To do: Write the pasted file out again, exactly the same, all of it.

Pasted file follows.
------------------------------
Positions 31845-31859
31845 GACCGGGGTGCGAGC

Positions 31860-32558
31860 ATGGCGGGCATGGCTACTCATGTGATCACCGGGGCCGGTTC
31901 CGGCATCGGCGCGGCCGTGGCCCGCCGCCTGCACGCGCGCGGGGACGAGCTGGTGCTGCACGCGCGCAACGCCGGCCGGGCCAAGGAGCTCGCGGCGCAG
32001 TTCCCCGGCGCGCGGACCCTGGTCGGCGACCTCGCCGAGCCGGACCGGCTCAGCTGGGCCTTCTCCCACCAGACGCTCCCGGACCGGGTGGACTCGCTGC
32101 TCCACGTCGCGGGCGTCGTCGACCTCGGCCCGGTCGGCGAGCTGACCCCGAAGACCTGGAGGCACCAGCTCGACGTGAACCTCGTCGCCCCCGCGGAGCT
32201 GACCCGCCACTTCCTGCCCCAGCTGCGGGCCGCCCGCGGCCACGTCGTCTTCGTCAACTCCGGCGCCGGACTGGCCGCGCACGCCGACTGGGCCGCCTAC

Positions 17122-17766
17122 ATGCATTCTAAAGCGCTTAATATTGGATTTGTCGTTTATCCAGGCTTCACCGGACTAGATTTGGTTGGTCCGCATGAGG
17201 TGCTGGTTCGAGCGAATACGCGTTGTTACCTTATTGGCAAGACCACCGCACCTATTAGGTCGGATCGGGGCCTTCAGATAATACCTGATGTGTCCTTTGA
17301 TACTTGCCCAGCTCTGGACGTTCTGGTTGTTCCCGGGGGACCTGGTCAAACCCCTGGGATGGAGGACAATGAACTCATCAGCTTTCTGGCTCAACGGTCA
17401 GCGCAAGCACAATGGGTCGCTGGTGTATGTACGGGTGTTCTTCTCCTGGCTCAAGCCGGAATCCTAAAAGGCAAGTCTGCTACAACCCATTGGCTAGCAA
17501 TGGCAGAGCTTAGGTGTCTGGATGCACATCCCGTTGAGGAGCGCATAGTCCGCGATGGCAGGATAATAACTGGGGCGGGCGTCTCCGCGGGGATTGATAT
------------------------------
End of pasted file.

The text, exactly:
Positions 31845-31859
31845 GACCGGGGTGCGAGC

Positions 31860-32558
31860 ATGGCGGGCATGGCTACTCATGTGATCACCGGGGCCGGTTC
31901 CGGCATCGGCGCGGCCGTGGCCCGCCGCCTGCACGCGCGCGGGGACGAGCTGGTGCTGCACGCGCGCAACGCCGGCCGGGCCAAGGAGCTCGCGGCGCAG
32001 TTCCCCGGCGCGCGGACCCTGGTCGGCGACCTCGCCGAGCCGGACCGGCTCAGCTGGGCCTTCTCCCACCAGACGCTCCCGGACCGGGTGGACTCGCTGC
32101 TCCACGTCGCGGGCGTCGTCGACCTCGGCCCGGTCGGCGAGCTGACCCCGAAGACCTGGAGGCACCAGCTCGACGTGAACCTCGTCGCCCCCGCGGAGCT
32201 GACCCGCCACTTCCTGCCCCAGCTGCGGGCCGCCCGCGGCCACGTCGTCTTCGTCAACTCCGGCGCCGGACTGGCCGCGCACGCCGACTGGGCCGCCTAC

Positions 17122-17766
17122 ATGCATTCTAAAGCGCTTAATATTGGATTTGTCGTTTATCCAGGCTTCACCGGACTAGATTTGGTTGGTCCGCATGAGG
17201 TGCTGGTTCGAGCGAATACGCGTTGTTACCTTATTGGCAAGACCACCGCACCTATTAGGTCGGATCGGGGCCTTCAGATAATACCTGATGTGTCCTTTGA
17301 TACTTGCCCAGCTCTGGACGTTCTGGTTGTTCCCGGGGGACCTGGTCAAACCCCTGGGATGGAGGACAATGAACTCATCAGCTTTCTGGCTCAACGGTCA
17401 GCGCAAGCACAATGGGTCGCTGGTGTATGTACGGGTGTTCTTCTCCTGGCTCAAGCCGGAATCCTAAAAGGCAAGTCTGCTACAACCCATTGGCTAGCAA
17501 TGGCAGAGCTTAGGTGTCTGGATGCACATCCCGTTGAGGAGCGCATAGTCCGCGATGGCAGGATAATAACTGGGGCGGGCGTCTCCGCGGGGATTGATAT